A Year of Magic and Loss

2010 was quite an emotional roller coaster for our family.  We not only added a new puppy to our household but also said goodbye to our 17 year-old canine matriarch.  The latter being our one certainty at the beginning of 2010, limited time with our “heart dog” and senior citizen Big Sandy. 

To say that Big Sandy was a special, life changing dog was an understatement.  She was the first dog that I trained and managed entirely with reward-based methods.  We started out as the dog/handler team that most needed extra help in training classes, we became the team that excelled at everything. Big Sandy was the first dog that I felt that magical connection to that only positive training allows which ushered me into a career as a dog trainer and later a Tellington TTouch Practitioner.  

Over the years, Big Sandy became my class demo dog, my animal assisted therapy dog, my freestyle dog, and an integral part of my growing business for nearly 9 years.  I had heard other trainers talk about their most beloved canine companions as their “heart dogs” and I finally understood what they meant by that.  By the beginning of 2010, Big Sandy had retired from her active life, and we were focused on supporting her failing kidneys and limited mobility.  Perhaps in preparation, I found myself starting to grieve.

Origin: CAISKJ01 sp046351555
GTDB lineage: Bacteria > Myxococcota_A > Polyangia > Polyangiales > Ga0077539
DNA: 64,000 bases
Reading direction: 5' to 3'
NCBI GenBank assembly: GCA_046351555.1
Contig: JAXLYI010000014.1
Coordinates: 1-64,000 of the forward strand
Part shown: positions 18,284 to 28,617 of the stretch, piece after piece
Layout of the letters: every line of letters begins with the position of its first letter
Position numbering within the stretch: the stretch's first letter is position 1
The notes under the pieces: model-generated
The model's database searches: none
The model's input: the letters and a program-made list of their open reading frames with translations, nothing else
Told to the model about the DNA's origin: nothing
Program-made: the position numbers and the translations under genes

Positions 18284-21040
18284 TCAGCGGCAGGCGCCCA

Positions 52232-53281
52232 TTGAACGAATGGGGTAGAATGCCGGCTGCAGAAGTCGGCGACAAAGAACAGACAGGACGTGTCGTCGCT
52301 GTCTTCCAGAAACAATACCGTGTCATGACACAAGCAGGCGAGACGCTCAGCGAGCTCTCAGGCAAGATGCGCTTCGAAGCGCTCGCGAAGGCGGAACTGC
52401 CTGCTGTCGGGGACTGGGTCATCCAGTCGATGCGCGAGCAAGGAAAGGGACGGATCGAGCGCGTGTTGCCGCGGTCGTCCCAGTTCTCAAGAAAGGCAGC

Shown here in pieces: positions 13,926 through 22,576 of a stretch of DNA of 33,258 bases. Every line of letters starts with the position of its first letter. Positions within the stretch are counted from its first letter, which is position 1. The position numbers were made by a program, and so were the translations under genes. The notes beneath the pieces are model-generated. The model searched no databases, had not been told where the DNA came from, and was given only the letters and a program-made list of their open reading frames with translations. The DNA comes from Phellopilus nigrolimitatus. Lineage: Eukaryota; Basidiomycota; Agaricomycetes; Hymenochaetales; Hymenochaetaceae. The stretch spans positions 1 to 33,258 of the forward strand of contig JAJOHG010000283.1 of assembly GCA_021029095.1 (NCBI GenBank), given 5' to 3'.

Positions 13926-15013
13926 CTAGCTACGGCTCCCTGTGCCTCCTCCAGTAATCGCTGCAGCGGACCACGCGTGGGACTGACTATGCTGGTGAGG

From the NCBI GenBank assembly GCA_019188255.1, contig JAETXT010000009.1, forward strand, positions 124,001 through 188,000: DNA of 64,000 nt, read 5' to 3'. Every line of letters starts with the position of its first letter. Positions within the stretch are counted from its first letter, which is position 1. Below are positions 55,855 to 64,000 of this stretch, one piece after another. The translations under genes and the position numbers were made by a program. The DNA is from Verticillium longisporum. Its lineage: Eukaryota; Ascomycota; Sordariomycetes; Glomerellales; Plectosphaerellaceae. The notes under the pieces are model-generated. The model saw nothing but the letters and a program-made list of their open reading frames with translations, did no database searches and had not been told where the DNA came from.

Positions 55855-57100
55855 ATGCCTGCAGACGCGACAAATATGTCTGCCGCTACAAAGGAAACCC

Somewhat surprisingly, my husband and I also made the decision at the beginning of 2010 to adopt a firecracker of a puppy named “Jet”.  Jet was and is an ideal performance prospect with high drive for dog sports to match my high expectations.  From the moment she entered our home, the energy shifted from waiting for death to bombastic life, front and center. 

Yes, we were definitely burning the candle from both ends, managing a puppy and a dying, older dog.  And, we managed it all very well, thanks to the great advantage of my husband and I both working from home.  Thanks to Jet, we dwelled less on what was coming and concentrated on what we still had…time together.  On a warm, quiet morning in the fall, Big Sandy died peacefully in her own bed.  It was as difficult and aching as I knew it would be and a little piece of my own heart was gone. 

In the weeks that followed, I found myself dwelling on how different Jet was was than Big Sandy.  What an unfair thought!  In those moments, I had to take a reality check.  Had I forgotten that Big Sandy was the most challenging dog I had worked with?  And that it took time, effort and commitment for that connection with her to occur.  It was my commitment and positive training that helped Big Sandy blossom into the confident, adaptive, social dog she became. 

So now I find myself at the beginning of a new year and a new journey with Jet, appreciating her as her own special little being and knowing that the true magic between us is just starting to click.